The more often we repeat and hone skills, the more often we store files in the subconscious mind. So without realizing it or not, someone will easily repeat the skills that have been obtained so that it can produce skilled and competent respondents. This is in line with research that states that every learning activity carried out repeatedly and continuously will become a permanent and automatic learning habit so that the final results of the learning process objectives can be achieved optimally.15

In line with this, previous studies have proven that the mean score in filling out questionnaires in the experimental group using AR technology has a higher value than the control group using conventional methods. Similarly, in performing an inferior alveolar nerve block (IANB) anesthesia procedure, the experimental group spent a shorter average of 50.0±14.3s than the control group, 68.4±25.5s. In addition, the experimental group also had a greater anesthetic success rate of 90.9% than the control group of 73.7%.16

Likewise, research that proves that the combination of direct learning and real learning through AR media can create science learning experiences that are superior to conventional learning can affect students’ mastery of concepts.17 As for other studies that show that student learning outcomes in the experimental group using AR media are higher when compared to the control group using non AR media. This comparison is seen in the aspect of knowledge. The average value of knowledge in the control group was only 70.65, while in the experimental group, it reached 80.06.18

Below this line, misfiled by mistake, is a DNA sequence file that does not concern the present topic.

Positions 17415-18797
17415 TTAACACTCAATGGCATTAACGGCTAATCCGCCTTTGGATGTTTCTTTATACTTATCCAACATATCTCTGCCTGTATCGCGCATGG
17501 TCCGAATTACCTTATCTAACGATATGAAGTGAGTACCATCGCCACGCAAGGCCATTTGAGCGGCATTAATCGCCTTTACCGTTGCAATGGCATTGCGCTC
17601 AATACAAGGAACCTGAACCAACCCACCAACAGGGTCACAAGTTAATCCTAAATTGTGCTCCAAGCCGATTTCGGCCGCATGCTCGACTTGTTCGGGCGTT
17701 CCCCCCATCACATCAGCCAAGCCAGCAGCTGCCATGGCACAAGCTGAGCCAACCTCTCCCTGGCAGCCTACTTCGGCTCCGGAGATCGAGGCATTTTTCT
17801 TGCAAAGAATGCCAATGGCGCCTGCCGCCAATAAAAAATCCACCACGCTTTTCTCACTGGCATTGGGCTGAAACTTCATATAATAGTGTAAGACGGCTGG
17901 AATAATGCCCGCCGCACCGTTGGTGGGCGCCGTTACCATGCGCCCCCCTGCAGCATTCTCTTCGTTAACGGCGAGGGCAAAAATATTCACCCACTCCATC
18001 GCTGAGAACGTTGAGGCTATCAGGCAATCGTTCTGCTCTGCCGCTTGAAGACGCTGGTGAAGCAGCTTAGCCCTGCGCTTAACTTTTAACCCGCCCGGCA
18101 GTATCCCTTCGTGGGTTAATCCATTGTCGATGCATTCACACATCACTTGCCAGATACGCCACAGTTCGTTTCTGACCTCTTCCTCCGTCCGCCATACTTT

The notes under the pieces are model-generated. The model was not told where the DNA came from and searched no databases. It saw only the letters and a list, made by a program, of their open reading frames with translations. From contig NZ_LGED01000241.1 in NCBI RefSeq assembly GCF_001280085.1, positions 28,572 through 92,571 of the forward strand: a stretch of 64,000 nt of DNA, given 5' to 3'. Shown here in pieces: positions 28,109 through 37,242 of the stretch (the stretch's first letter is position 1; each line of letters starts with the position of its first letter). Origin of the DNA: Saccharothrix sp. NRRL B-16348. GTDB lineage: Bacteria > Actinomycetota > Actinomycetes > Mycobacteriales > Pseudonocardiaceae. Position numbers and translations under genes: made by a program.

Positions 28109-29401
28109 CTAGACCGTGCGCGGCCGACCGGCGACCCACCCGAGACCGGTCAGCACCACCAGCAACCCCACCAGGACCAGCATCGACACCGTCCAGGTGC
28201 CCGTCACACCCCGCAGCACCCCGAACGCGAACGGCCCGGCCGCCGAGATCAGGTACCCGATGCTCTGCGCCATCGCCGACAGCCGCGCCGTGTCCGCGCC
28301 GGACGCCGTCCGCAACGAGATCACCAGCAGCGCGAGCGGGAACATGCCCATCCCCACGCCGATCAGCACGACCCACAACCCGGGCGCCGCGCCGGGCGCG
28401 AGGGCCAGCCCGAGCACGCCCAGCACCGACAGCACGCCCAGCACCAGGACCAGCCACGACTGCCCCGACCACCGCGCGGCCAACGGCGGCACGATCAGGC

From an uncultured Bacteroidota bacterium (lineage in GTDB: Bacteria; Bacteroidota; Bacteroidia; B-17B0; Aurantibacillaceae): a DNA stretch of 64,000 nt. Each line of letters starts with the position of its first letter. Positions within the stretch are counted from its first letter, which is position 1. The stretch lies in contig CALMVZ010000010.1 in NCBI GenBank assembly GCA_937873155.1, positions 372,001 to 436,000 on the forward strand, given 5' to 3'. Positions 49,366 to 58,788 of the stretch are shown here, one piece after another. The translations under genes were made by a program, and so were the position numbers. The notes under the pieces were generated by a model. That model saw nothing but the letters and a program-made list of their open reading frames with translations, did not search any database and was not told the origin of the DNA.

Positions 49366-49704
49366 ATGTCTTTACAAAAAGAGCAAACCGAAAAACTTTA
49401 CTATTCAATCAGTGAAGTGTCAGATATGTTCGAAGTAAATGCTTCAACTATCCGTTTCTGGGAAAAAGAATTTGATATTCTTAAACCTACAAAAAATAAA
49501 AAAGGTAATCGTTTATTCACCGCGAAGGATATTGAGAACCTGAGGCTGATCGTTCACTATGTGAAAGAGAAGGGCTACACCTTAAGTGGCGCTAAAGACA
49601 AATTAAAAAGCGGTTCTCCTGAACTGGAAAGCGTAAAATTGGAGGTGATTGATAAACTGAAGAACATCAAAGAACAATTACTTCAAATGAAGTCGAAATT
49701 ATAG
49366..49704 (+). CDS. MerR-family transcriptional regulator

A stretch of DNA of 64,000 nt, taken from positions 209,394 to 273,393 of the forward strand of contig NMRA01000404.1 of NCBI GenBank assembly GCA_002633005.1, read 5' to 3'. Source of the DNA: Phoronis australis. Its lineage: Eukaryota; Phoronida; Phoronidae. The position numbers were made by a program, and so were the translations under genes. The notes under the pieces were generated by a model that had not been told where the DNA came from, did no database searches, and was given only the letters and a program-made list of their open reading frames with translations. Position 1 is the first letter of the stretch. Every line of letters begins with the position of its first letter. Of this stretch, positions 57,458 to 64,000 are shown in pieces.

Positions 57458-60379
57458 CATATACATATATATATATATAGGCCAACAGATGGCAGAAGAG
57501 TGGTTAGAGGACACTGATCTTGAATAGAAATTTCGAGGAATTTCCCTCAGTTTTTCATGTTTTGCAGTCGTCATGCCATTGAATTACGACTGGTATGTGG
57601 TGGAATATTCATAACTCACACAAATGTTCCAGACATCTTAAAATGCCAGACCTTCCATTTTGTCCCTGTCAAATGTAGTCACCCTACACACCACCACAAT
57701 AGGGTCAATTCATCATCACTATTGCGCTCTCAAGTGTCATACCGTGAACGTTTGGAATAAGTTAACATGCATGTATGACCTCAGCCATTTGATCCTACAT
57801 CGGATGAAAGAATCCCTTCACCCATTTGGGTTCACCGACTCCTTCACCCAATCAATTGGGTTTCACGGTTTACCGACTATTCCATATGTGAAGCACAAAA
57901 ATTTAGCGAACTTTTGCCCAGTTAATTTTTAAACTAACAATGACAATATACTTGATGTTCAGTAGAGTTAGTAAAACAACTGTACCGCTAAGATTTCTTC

AR has proven potential in creating more active, effective, and meaningful learning processes. This is caused by the sophistication of technology that allows students to interact using a series of images that have been designed into the form of software that results from a combination of the real world and the virtual world that can be run through computers or Android mobile devices. Thus providing an exciting and memorable experience for learners and can increase understanding of concepts uniquely without relying on text.19,20

AR plays a role in supporting the learning process in the classroom and outside the classroom, wherever and whenever using a mobile device such as a smartphone or Android.21 Through smartphones that have been activated with AR technology can provide a new and different learning experience for students,22 so AR can help students become active, think creatively and critically in learning.23

Conclusion

This study indicates an increase in the skills of respondents in the control group and the intervention group significantly, with a value of P<0.001 (P<0.05). However, the average skill improvement in the intervention group using AR learning media was better when compared to the control group who did not use AR learning media. AR can be used as an additional reference and consideration in supporting learning media in the learning process in the Laboratory, in the classroom, and outside the classroom to facilitate students learning anywhere and anytime to achieve learning success.

Conflicts of interest

The authors declare no conflict of interest.

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Peer-review under responsibility of the scientific committee of the 3rd International Nursing, Health Science Students & Health Care Professionals Conference. Full-text and the content of it is under responsibility of authors of the article.